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The Magic of Oz L. Frank Baum

17. A Remarkable Journey

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"Do you think, Wizard, the Duck was right in saying no magic can rescue Trot and Cap'n Bill?" asked the girl in a worried tone of voice.

"No, I don't think the Lonesome Duck was right in saying that," answered the Wizard, gravely, "but it is possible that their enchantment will be harder to overcome than I expected. I'll do my best, of course, and no one can do more than his best."

That didn't entirely relieve Dorothy's anxiety, but she said nothing more, and soon, on turning the bend in the river, they came in sight of the Magic Isle.

"There they are!" exclaimed Dorothy eagerly.

"Yes, I see them," replied the Wizard, nodding. "They are sitting on two big toadstools."

"That's queer," remarked the Glass Cat. "There were no toadstools there when I left them."

"What a lovely flower!" cried Dorothy in rapture, as her gaze fell on the Magic Plant.

"Never mind the Flower, just now," advised the Wizard. "The most important thing is to rescue our friends."

By this time they had arrived at a place just opposite the Magic Isle, and now both Trot and Cap'n Bill saw the arrival of their friends and called to them for help.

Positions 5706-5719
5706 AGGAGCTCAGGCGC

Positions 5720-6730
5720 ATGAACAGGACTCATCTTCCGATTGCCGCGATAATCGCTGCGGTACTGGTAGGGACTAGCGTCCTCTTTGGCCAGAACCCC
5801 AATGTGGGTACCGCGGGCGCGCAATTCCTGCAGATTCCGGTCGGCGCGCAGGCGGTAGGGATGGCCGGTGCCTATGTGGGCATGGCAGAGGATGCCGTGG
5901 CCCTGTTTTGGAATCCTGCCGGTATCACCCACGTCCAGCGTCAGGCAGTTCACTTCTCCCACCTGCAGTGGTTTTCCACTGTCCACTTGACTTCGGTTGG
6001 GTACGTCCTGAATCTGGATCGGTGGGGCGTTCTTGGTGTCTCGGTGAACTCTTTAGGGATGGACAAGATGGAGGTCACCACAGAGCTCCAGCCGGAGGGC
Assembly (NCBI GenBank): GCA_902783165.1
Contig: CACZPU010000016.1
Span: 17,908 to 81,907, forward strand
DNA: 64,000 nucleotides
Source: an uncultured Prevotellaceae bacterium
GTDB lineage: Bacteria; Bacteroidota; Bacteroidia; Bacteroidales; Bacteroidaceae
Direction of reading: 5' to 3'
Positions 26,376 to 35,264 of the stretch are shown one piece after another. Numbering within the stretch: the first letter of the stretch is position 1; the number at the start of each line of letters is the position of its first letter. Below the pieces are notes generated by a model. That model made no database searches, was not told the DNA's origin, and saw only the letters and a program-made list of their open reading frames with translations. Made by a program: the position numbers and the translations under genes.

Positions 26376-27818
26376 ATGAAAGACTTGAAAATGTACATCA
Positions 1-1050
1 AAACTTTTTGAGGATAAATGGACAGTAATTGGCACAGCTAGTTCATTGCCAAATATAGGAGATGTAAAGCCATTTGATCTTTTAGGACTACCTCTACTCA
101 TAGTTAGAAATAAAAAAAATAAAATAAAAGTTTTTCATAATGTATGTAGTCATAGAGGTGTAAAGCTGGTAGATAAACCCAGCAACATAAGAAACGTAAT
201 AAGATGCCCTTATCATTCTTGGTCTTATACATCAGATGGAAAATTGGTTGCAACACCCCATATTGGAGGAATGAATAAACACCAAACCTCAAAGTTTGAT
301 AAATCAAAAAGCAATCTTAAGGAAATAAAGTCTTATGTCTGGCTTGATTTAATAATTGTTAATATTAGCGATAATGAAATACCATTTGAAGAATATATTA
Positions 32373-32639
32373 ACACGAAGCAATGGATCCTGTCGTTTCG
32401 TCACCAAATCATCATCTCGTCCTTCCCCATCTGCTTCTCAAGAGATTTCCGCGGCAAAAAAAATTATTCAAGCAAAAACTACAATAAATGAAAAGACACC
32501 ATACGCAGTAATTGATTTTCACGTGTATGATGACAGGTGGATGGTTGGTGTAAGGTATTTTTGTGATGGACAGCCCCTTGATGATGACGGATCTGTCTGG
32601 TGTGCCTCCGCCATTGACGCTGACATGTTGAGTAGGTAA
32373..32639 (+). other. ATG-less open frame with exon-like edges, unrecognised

"How are you?" shouted the Wizard, putting his hands to his mouth so they could hear him better across the water.

"We're in hard luck," shouted Cap'n Bill, in reply. "We're anchored here and can't move till you find a way to cut the hawser."

"What does he mean by that?" asked Dorothy.

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"We can't move our feet a bit!" called Trot, speaking as loud as she could.

"Why not?" inquired Dorothy.

"They've got roots on 'em," explained Trot.

It was hard to talk from so great a distance, so the Wizard said to the Glass Cat:

"Go to the island and tell our friends to be patient, for we have come to save them. It may take a little time to release them, for the Magic of the Isle is new to me and I shall have to experiment. But tell them I'll hurry as fast as I can."

So the Glass Cat walked across the river under the water to tell Trot and Cap'n Bill not to worry, and the Wizard at once opened his black bag and began to make his preparations.

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The Magic of Oz
L. Frank Baum

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